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  • SIMON J. POTTER (a1)

This article builds on the recent willingness among British, Canadian, and imperial historians to question older national histories, and to re-examine how the divergent societies, economies, and polities of the empire once interacted in a wider ‘British world’. It argues that the press acted as a key mechanism for the transmission of political ideas through the permeable internal boundaries of empire. This is demonstrated through analysis of contemporary debate over the Canadian–American reciprocity proposals of 1911. This controversy provided an opportunity for political groups in Britain and Canada to use the press to forge alliances with each other and work together on a specific issue. Two key forces made this possible. In Britain, constructive imperialists had since 1903 sought to rally Dominion support for tariff reform, initially with limited success. In Canada, neither western farmers nor eastern manufacturers seemed interested in imperial preference. It was the reciprocity proposals that changed the situation, providing the second driving force. Canadian manufacturing interests, seeking to prevent the lowering of tariff barriers against United States rivals, began to court British constructive imperialists. As a result political conflict was reshaped both in colony and metropole.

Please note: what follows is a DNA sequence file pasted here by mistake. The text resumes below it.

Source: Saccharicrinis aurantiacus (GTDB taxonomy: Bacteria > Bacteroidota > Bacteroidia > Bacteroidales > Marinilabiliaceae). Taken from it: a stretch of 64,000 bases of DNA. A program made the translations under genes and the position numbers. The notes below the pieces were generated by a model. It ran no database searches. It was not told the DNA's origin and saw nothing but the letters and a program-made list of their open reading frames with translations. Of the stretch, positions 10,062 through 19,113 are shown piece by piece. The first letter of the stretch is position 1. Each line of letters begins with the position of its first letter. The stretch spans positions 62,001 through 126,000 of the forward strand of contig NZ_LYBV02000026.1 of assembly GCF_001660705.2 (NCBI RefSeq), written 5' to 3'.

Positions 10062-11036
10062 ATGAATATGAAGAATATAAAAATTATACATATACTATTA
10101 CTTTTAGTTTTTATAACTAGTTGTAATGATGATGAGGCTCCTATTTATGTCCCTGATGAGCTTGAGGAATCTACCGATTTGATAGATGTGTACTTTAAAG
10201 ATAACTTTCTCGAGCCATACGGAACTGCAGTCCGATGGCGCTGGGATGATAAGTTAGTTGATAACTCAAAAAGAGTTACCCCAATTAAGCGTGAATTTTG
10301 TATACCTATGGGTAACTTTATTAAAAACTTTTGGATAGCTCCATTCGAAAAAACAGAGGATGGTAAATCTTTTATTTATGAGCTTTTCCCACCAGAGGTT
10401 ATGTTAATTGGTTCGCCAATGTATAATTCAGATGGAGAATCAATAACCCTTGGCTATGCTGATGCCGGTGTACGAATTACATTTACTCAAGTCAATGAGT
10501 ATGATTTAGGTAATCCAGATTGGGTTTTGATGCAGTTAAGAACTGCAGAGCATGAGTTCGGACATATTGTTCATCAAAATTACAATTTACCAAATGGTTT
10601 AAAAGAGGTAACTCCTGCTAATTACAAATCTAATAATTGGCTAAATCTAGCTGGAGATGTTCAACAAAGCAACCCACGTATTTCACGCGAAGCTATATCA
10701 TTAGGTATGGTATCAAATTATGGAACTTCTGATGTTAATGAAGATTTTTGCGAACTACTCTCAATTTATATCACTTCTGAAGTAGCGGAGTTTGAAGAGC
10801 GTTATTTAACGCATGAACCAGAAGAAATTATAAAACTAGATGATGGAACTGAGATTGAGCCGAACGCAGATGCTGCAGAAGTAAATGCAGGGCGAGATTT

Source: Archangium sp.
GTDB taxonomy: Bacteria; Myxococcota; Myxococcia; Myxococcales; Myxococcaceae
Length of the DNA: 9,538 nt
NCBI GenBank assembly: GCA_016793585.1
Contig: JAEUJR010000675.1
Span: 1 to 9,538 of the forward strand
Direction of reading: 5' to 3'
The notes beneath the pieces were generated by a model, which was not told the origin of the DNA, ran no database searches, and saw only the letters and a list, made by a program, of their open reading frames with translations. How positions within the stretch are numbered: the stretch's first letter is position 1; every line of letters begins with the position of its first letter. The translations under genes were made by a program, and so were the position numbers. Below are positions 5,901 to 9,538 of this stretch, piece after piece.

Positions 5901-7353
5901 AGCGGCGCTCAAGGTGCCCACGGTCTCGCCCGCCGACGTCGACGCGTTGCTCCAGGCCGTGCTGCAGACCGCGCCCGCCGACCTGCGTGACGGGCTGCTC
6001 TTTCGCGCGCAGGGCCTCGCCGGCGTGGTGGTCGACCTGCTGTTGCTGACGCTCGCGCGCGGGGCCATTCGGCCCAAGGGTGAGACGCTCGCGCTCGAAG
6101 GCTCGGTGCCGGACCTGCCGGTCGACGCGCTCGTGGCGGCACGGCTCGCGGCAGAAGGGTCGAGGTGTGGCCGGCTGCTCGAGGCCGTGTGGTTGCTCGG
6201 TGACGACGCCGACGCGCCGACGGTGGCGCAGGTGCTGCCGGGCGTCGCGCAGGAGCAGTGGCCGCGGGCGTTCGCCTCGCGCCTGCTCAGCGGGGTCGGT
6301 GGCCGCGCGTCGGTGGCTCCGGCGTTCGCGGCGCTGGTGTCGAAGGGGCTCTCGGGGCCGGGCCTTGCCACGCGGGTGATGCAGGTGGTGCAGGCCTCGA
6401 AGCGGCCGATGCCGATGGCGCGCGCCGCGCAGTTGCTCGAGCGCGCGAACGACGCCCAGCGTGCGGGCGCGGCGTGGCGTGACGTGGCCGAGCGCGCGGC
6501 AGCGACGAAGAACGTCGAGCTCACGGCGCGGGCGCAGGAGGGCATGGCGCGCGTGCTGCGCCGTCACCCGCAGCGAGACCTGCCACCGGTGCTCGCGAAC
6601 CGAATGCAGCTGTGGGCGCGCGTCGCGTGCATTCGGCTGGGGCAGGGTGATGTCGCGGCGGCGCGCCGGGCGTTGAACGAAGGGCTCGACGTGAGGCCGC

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I would like to thank John Darwin, Ian Phimister, Ged Martin, Andrew Thompson, Phil Buckner, Gordon Lawson, Nicholas Canny, and the anonymous reviewers of the Historical Journal for their comments on various drafts of this article.
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The Historical Journal
  • ISSN: 0018-246X
  • EISSN: 1469-5103
  • URL: /core/journals/historical-journal
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